The Term Sheet: Startup funding for June 2022

Denver startups led the way among capital funding last month.

According to a tally of Form Ds filed with the SEC, 38 startups around the state raised a total of $405.4 million last month. (You can see our sortable spreadsheet here.)

That compares to $358.6 million raised by 37 startups in May and $659.8 million raised by 40 startups in April.

BusinessDen defines a startup as a business that’s less than 10 years old and excludes publicly traded companies, real estate ventures and funds.

Denver startups raised the most with $272.6 million among 15 deals, the bulk of which was raised by Guild Education, one of Denver’s largest startups. Startups outside of Denver and Boulder followed with $73.7 million across 19 deals. Boulder startups raised $59 million.

Here are some highlights from June:

Colorado startup funding for June

Guild Education raised the most of any Colorado startup last month, taking in $139.3 million. (Photo courtesy of Guild Education)

Guild Education (Denver): $139.3 million 

Denver-based Guild Education raised the most of any startup last month.

The startup founded in 2015, which works with major employers to offer education-based benefits for their employees, reported a $139.3 million raise to the SEC last month.

This is part of a $175 million funding round that Guild Education closed in June that brings its valuation to $4.4 billion, according to a press release. The company said it would use the funds to accelerate growth.

The funding round was led by ​​Boston-based Wellington Management with participation from TV host Oprah Winfreyand Bon Secours Mercy Health, a current customer of Guild.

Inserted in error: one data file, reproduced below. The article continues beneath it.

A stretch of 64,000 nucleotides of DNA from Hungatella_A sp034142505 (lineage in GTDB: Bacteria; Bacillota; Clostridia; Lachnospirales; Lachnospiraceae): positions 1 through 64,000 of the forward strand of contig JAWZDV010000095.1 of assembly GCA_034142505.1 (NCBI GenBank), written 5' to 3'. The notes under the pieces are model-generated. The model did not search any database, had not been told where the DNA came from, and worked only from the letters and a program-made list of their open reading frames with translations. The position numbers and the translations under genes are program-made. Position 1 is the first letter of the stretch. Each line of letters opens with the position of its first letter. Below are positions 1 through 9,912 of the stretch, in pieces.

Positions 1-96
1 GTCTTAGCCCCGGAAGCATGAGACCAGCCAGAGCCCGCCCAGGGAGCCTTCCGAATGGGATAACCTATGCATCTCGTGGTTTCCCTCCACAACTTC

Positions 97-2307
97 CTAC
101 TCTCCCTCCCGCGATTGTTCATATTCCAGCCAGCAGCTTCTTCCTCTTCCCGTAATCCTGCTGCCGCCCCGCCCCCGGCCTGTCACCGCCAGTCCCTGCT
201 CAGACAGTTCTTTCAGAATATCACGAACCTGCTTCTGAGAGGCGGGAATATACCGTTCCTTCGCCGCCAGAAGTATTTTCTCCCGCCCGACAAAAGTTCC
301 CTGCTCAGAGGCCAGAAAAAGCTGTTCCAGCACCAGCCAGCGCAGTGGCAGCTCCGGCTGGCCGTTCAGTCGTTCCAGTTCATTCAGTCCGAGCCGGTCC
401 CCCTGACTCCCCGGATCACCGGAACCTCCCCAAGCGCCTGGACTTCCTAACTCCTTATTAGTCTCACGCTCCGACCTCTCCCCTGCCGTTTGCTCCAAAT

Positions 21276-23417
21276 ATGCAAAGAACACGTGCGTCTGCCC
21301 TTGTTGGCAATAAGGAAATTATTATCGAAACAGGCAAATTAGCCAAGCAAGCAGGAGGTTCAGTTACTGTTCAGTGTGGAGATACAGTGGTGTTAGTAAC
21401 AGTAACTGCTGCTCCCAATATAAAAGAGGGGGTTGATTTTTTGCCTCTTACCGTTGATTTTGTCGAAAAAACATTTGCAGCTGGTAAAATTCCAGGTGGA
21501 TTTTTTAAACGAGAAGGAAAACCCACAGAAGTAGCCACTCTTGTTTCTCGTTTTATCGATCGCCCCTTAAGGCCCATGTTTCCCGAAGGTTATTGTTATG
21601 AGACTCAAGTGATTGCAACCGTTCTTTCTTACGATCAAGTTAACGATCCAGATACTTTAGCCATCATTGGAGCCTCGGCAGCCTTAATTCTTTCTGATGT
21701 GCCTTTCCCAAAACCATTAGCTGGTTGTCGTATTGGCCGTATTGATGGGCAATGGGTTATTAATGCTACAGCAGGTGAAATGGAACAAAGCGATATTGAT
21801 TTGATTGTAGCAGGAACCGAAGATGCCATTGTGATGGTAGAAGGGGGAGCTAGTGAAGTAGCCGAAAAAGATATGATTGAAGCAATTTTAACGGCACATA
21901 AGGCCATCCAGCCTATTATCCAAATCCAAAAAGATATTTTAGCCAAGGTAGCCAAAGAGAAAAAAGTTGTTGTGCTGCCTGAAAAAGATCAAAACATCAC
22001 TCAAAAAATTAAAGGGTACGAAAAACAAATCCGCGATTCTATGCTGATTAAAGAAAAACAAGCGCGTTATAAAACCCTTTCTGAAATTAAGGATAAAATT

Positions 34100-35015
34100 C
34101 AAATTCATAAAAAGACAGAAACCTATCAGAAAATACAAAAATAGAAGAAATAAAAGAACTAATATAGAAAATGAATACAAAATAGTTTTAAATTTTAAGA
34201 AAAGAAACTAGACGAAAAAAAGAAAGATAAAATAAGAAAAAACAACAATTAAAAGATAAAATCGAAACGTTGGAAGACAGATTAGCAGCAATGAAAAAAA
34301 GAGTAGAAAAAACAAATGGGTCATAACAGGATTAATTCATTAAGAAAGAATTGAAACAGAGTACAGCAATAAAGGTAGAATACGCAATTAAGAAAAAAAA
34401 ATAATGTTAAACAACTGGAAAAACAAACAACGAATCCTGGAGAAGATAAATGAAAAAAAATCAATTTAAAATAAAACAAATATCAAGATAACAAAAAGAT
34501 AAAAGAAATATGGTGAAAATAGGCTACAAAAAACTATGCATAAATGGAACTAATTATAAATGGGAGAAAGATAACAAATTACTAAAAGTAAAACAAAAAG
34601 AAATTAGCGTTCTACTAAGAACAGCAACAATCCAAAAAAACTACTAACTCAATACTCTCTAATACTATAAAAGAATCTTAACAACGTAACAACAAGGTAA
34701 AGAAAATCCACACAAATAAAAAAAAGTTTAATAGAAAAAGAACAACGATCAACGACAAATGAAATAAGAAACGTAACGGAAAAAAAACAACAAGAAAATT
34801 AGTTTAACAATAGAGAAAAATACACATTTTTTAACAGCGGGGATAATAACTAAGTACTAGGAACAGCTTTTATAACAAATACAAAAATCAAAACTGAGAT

Other Guild customers include Walmart, Waste Management, Hilton, PepsiCo, Macy’s, UCHealth and Children’s Hospital Colorado, according to the company, which says five million employees have used its services over the last year.

This raise follows its $150 million raise last year and another $157 million raise in 2019 that valued the company at $1 billion.

Term Sheet Housecall Pro

Housecall Pro offers a mobile app for home-service businesses, like plumbers, cleaners and landscapers. (Photo courtesy of Housecall Pro)

Housecall Pro (Codefied Inc.) (Denver): $65 million

Denver-based Housecall Pro, also known as Codefied, raised $65 million last month, according to SEC filings.

This is part of a $125 million funding round that Housecall Pro closed in June, according to a press release.

Housecall Pro, a mobile app for home-service businesses like plumbers, landscapers and housekeepers, plans to use the capital to support its growth and invest in its sales, marketing and engineering teams, according to the company. The company, founded in 2013, says it is used by around 27,000 businesses and offers easy-to-use tools for things like scheduling, dispatching and payments.

This was the largest funding round for the startup, which raised $30 million in 2018. It was led by Permira Growth Opportunities and Vista Credit Partners.

Term Sheet Bond Pet Foods

Bond Pet Foods only product on the market is a protein-packed dog treat bar that retails for $10. (Photo courtesy of Bond Pet Foods)

Bond Pet Foods (Boulder): $18.6 million

Boulder-based Bond Pet Foods raised $18.6 million from 44 investors, according to SEC filings.

The startup, founded in 2015, uses fermentation to produce chicken, beef, turkey and other meat proteins for pet food. The pet food has yet to hit the market, but Bond sells a treat bar for dogs online.